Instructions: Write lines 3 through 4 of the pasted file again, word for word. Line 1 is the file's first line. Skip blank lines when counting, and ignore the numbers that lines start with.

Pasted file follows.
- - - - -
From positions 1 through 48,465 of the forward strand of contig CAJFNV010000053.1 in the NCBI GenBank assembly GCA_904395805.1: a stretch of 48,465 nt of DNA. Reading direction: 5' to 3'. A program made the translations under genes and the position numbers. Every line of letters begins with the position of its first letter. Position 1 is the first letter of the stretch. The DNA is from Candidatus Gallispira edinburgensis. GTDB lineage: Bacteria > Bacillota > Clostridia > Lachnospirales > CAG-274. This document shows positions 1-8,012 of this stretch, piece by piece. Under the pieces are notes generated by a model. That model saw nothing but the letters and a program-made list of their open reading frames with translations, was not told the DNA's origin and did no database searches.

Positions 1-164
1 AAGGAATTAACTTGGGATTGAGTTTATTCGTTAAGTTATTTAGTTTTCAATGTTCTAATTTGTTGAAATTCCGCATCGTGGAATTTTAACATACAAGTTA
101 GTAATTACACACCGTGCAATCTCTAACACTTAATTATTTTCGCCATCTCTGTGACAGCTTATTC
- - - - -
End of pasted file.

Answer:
1 AAGGAATTAACTTGGGATTGAGTTTATTCGTTAAGTTATTTAGTTTTCAATGTTCTAATTTGTTGAAATTCCGCATCGTGGAATTTTAACATACAAGTTA
101 GTAATTACACACCGTGCAATCTCTAACACTTAATTATTTTCGCCATCTCTGTGACAGCTTATTC